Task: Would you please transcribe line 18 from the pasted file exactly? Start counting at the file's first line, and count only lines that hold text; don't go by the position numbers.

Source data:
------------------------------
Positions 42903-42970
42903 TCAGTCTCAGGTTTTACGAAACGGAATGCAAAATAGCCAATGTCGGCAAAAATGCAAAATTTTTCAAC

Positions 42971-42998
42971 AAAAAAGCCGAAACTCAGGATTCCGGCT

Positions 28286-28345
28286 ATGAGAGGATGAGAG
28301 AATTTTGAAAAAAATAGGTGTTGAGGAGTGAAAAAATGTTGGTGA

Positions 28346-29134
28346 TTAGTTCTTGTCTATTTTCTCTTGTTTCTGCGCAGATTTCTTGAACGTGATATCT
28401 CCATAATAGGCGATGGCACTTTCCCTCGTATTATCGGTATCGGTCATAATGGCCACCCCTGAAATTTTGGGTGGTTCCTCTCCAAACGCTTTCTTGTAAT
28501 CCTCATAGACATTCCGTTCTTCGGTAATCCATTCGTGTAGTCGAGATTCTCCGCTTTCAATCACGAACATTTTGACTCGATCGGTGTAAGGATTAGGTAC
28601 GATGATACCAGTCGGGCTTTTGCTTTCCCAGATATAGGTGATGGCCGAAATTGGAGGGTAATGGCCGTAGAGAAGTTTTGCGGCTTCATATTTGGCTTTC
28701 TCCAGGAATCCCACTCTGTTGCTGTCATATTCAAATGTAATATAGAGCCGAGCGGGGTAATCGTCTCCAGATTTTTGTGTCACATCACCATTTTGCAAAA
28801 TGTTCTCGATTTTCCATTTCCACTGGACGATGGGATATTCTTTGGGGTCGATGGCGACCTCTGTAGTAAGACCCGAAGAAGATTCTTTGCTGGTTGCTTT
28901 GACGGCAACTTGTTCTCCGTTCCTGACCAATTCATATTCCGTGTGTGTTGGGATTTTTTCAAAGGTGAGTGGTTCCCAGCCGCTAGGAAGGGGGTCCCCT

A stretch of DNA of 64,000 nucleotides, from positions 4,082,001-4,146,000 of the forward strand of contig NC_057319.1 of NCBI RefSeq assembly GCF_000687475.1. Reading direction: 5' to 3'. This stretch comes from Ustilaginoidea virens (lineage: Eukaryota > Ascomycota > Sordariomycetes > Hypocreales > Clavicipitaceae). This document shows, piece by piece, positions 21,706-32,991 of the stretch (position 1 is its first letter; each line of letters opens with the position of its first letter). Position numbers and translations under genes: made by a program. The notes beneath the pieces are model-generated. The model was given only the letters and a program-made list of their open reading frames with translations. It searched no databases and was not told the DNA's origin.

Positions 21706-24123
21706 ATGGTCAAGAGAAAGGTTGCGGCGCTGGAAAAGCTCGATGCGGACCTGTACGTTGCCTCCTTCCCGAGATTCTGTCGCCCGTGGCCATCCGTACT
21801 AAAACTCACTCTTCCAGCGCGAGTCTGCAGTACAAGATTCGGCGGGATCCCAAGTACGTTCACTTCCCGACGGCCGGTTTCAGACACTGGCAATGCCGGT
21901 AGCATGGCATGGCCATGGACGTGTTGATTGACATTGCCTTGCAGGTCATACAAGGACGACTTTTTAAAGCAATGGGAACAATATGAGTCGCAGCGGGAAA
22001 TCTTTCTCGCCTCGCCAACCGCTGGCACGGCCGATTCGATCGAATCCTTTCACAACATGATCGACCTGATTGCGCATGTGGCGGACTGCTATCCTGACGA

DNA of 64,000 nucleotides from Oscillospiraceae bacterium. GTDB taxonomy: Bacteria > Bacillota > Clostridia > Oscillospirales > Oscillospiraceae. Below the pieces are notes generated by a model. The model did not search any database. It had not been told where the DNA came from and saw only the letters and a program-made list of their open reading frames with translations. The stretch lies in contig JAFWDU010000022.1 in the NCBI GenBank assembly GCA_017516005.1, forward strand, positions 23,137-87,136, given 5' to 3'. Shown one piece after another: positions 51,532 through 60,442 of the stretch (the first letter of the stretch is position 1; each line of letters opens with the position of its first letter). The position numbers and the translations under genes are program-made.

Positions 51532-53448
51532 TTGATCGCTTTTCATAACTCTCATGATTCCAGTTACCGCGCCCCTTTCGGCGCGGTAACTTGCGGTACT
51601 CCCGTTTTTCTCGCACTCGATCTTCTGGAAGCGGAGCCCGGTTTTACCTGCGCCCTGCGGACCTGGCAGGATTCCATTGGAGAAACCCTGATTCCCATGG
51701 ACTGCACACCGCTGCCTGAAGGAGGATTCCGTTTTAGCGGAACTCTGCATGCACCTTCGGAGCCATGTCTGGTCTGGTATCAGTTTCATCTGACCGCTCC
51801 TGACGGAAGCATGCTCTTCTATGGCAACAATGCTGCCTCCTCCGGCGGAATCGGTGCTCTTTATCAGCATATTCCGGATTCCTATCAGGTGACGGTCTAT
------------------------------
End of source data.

21706 ATGGTCAAGAGAAAGGTTGCGGCGCTGGAAAAGCTCGATGCGGACCTGTACGTTGCCTCCTTCCCGAGATTCTGTCGCCCGTGGCCATCCGTACT